1991 • The Silence of the Lambs

The Silence of the Lambs, 1991Monday night after returning home from our second and final wine tasting class, Lauren felt she couldn’t go to sleep quite yet and insisted on watching the next movie in our Best Picture project. And what better movie right before bedtime than The Silence of the Lambs?

Lauren owns the VHS tape of The Silence of the Lambs, and seemed excited to watch it on Blu-ray on the PS3. I had never seen it before and wasn’t sure I wanted to watch it right at that moment; I was under the impression it was a really scary movie that would keep me up at night (yes, I’m a wuss like that). I had heard the terms “psychological thriller” and “crime” and “horror” used quite often in describing The Silence of the Lambs. Even though it was already 10:40, I gave in to Lauren and we stayed up and watched it.

Unlike me prior to last night, you’ve all probably already seen The Silence of the Lambs a time or two. And in the end, it turned out I recognized a few scenes, so maybe I caught parts of it on TV at one point or another over the years. But the premise is as such: young FBI student Clarice Starling is sent to interview mentally insane cannibalistic prisoner Hannibal Lecter, as he may have insight into another case involving serial killer Buffalo Bill. Clarice is able to decipher some clues from Lecter, but only by telling him stories of her traumatic childhood in return. The FBI is bearing down on Buffalo Bill’s latest victim, the daughter of a US Senator, but thanks to Lecter’s clues, Clarice winds up at Buffalo Bill’s house to face him one-on-one in his maze of a basement.

The Silence of the Lambs was another big winner in my book! I really liked the fast pace of the movie; I was surprised that Lecter appeared just a few minutes into the movie. The story just kept moving on along, yet allowing slow people like me the ability to comprehend and keep up—very odd qualities to find in these Best Picture movies. There was nary a moment throughout where I wasn’t just on the edge of my seat; the haunting music throughout kept the suspense going from start to finish.

Hannibal Lecter

Hannibal Lecter

There have been very few movies that have hugely famous lines like The Silence of the Lambs. Lecter delivered at least two all-time memorable quotes, including the final “I’m having an old friend for dinner.” It was much like when I watched Casablanca, hearing quotes and recognizing them but not having previously realized what they were from. The movie just got more and more iconic as it went along.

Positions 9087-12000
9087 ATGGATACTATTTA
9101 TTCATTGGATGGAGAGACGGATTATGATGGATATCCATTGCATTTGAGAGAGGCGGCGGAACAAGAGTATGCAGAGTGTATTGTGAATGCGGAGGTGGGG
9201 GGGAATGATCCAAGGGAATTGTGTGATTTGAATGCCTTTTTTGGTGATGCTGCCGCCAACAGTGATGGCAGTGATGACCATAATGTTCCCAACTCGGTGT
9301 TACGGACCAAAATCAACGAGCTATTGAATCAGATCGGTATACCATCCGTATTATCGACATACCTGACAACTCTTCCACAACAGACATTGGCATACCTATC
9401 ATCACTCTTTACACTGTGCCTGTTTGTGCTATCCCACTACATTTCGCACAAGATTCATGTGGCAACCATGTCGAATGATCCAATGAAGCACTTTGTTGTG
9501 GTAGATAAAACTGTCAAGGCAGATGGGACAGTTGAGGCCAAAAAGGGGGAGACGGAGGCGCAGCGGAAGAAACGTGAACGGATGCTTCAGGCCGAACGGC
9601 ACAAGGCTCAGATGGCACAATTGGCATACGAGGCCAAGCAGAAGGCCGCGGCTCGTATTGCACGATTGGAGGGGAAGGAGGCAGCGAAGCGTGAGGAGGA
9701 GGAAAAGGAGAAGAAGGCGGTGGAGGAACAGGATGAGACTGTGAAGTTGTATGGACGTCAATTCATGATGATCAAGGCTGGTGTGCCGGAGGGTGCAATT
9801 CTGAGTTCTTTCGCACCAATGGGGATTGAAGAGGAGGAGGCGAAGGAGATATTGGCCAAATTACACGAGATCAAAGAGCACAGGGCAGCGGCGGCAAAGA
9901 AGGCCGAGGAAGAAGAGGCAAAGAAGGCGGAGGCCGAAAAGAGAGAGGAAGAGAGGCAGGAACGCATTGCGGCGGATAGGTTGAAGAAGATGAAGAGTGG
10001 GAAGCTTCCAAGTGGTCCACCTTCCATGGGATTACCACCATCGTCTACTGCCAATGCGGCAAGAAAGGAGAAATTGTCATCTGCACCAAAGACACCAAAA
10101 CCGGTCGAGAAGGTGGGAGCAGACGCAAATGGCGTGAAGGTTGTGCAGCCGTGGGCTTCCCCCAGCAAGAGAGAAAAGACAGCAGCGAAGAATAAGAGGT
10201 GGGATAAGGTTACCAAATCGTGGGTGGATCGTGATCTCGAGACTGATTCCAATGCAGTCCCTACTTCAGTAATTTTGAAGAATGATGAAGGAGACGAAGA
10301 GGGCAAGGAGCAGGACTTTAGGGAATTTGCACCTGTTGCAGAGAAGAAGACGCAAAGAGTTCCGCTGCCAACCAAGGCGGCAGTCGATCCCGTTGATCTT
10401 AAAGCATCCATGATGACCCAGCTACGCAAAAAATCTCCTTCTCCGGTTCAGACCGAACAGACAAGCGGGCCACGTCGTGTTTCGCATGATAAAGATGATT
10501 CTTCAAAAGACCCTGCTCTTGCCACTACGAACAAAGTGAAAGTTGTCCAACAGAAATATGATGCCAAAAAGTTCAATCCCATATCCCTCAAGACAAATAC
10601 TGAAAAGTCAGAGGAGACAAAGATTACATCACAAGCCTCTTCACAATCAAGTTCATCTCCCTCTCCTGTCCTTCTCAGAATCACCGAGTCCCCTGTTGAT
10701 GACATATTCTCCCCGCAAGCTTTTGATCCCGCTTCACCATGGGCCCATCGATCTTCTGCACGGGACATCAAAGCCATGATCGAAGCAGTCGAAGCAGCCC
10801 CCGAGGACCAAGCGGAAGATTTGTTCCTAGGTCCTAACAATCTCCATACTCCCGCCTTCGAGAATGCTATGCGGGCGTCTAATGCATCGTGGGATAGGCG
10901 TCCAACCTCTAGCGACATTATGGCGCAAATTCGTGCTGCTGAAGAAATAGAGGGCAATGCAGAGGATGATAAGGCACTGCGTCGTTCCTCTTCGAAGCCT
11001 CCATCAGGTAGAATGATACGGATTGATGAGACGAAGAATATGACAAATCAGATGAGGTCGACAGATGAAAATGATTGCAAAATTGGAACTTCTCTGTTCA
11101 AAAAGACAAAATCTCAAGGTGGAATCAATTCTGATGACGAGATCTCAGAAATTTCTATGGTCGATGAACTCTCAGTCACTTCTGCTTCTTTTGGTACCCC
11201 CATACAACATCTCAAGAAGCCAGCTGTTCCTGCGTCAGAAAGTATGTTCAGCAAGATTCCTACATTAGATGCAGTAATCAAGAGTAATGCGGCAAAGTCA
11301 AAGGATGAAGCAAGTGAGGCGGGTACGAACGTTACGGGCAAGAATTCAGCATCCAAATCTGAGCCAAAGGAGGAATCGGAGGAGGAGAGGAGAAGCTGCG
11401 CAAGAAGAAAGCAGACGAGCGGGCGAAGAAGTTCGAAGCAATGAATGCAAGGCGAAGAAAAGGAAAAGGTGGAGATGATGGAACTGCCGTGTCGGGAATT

Obviously the acting of Anthony Hopkins was spellbinding, however it does seem odd he received the Best Actor award for his role when he was on screen for only 16 minutes! Jodie Foster likewise was very deserving of her Best Actress award.

The Silence of the Lambs‘s genre might be completely unique to this project. I can’t really think of another movie so far that even can compare to the horror and suspense. Anyway, it was the fourth consecutive tremendous movie in this project. The last four winners have been spot-on. Way to go filmmakers of the late 80s/early 90s! I ranked The Silence of the Lambs #5 of 61 to this point, right after The Godfather Part II and right ahead of The Sound of Music.

Looking ahead, we have 1992’s Unforgiven before getting into a bunch of movies that I’m quite familiar with. The fun part of the project of watching movies for the first time is nearly over!


  1. […] on our Best Picture project, 1988-1991: Rain Man, Driving Miss Daisy, Dances With Wolves, and The Silence of the Lambs. There have been two strings of four consecutive movies that have been brilliant so far, these […]

  2. A modern classic! And today the film is 20 years old!
    check out my review when you can: http://wp.me/p19wJ2-dP

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